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Jun 28, 2017

What Malaysia Airlines really thinks about its Airbus A380s

Is Malaysia Airlines right about the future strength of Airbus A380s in high volume air transport?

An airliner so big the wing doesn’t fit into the photo

The fate of Malaysia Airlines’ six Airbus A380s has been the focus of much criticism of the giant airliner, but what does it really think about the type’s future?

Runway Girl Network has scored an interview on that topic from the Malaysia carrier’s new CEO Peter Bellew while he was at large at the recent Paris Air Show which might surprise the pro and anti A380 camps, and stir up parallel debates as to how renewable fuel developments will affect airline operations in general.

To go to fuel first, because it is part of a set of issues that make the fate of any particular airliner seem trivial, Bellew thinks renewables will prove so successful that they will have the surprising consequence of keeping conventional aviation fuel very cheap for a long time and give airlines a long holiday from the ruinous prices that threatened their operations early this century.

Bellew says “My own personal opinion is that renewable energy is really at a huge inflection point right soon, round about 2019-2020. You’ll see the proliferation of renewable energy, autonomous cars, electric-powered cars. I think demand will level off for oil, and I think that maybe the next decade will be the golden decade for airlines. I think you could see the oil price levelling off at 30, 35 dollars per barrel for ten years, because the renewables are going to be an unstoppable force.”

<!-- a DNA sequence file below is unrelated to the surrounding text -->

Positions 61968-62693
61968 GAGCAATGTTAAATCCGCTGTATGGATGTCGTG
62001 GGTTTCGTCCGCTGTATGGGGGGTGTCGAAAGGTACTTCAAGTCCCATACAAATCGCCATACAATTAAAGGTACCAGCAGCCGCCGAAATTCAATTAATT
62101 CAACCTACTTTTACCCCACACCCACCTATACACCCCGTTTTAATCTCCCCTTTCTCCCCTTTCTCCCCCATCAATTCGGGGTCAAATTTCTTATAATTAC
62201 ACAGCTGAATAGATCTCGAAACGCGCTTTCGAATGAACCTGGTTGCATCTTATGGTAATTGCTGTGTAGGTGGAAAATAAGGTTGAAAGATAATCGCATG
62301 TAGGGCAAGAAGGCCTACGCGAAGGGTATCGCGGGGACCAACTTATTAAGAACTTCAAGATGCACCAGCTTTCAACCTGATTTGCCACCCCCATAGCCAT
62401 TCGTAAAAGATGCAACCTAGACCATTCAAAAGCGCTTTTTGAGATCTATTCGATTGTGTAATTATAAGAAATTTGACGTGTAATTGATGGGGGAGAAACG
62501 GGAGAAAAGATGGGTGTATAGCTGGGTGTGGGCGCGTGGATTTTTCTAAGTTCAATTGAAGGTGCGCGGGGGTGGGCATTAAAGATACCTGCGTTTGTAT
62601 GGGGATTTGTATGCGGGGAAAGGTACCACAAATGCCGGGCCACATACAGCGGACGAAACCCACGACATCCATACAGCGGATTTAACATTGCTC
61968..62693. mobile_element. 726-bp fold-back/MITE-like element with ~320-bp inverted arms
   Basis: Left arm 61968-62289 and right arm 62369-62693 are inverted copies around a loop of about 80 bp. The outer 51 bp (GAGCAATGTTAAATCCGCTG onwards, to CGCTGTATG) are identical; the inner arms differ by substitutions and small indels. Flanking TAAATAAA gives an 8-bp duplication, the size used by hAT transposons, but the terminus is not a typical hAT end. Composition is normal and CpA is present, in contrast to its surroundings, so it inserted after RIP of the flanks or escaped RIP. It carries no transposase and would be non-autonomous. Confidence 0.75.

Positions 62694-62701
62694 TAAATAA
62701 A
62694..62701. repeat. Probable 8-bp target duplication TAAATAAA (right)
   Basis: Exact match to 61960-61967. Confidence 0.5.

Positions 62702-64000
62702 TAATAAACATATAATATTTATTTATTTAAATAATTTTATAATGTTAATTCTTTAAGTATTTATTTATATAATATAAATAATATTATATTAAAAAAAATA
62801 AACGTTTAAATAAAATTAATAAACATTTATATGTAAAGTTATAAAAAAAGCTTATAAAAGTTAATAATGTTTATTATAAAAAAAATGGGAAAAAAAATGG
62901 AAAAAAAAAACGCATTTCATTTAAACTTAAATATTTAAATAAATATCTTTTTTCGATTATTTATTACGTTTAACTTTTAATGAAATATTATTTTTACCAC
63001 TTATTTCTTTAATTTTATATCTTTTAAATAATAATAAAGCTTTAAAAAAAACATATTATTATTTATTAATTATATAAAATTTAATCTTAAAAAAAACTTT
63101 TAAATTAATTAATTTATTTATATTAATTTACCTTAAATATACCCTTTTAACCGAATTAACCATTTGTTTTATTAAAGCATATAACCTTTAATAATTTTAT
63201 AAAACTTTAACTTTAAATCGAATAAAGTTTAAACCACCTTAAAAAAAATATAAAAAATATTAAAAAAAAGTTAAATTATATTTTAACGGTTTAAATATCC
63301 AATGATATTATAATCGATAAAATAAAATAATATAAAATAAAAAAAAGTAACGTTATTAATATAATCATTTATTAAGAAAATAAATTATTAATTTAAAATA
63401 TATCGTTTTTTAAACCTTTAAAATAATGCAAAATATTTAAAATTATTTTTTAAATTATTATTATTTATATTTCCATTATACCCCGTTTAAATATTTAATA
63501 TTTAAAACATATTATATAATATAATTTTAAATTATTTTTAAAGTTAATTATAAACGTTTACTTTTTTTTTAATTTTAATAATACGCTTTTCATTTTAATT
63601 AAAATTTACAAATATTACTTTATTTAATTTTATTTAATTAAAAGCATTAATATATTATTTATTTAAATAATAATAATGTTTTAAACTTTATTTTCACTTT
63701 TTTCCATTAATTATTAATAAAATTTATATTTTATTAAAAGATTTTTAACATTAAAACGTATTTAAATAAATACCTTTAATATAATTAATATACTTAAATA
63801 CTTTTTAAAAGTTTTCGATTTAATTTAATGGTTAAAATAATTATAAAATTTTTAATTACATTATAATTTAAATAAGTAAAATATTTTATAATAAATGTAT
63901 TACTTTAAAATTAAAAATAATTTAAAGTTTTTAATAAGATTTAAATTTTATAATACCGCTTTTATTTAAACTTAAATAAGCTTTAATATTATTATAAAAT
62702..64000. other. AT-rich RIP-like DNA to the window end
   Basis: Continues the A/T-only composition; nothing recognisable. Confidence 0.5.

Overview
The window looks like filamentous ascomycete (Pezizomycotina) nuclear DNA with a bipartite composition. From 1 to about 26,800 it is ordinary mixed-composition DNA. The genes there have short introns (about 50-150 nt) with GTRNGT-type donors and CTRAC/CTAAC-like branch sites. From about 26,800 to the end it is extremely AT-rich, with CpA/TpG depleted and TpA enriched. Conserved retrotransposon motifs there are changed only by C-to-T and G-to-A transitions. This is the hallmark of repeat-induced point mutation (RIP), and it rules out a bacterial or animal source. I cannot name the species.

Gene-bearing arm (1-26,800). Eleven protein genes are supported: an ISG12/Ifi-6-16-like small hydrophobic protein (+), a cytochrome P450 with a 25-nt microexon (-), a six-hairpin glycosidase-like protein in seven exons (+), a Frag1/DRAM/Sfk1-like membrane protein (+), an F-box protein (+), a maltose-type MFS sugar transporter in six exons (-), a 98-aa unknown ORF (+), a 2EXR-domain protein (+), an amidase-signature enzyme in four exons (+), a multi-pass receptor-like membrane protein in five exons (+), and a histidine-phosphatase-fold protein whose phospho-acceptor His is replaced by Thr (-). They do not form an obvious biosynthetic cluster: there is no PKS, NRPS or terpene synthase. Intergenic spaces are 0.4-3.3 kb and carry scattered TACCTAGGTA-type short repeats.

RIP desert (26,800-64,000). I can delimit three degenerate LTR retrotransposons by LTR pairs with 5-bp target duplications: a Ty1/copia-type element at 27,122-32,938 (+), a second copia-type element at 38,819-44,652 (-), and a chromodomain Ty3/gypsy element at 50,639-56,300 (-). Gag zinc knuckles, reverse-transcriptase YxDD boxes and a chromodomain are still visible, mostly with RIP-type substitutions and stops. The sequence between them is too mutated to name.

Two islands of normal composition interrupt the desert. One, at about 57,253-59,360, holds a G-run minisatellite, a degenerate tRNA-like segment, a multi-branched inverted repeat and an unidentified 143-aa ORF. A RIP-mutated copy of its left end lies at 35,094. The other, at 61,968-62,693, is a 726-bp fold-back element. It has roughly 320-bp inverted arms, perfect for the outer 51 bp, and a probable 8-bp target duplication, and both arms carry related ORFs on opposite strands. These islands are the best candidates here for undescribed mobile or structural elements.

His comments about the A380 design in its own right do of course reflect Malaysia Airlines’ interest in seeing their being put into a charter and lease arm of the carrier succeed. Which apparently has been the case even before they are withdrawn from its scheduled network next year.

He says “I don’t think anybody has used the aircraft properly. I think this nonsense of showers and apartments and snooker tables and bars is not what they were meant for. I think they were meant for moving 650-700 people 8-11 hours, and I think we’ve proved the case for that with this charter arm, and I think other people then will probably copy it in years to come, or scheduled airlines will get faith in it again.”

Which, come to think of it, seems to be borne out by Emirates enthusiasm on at least some routes for a reconfiguration of its A380s to a 615 passenger business and economy class format, but which does keep the bar set up for premium fare payers, and doesn’t use any reduced space seat sizes for the main cabins.

Let’s hope this example makes some users of high density economy in smaller jets like the 787 family reconsider their strategies, and put a bit of comfort back into ‘cheap.’

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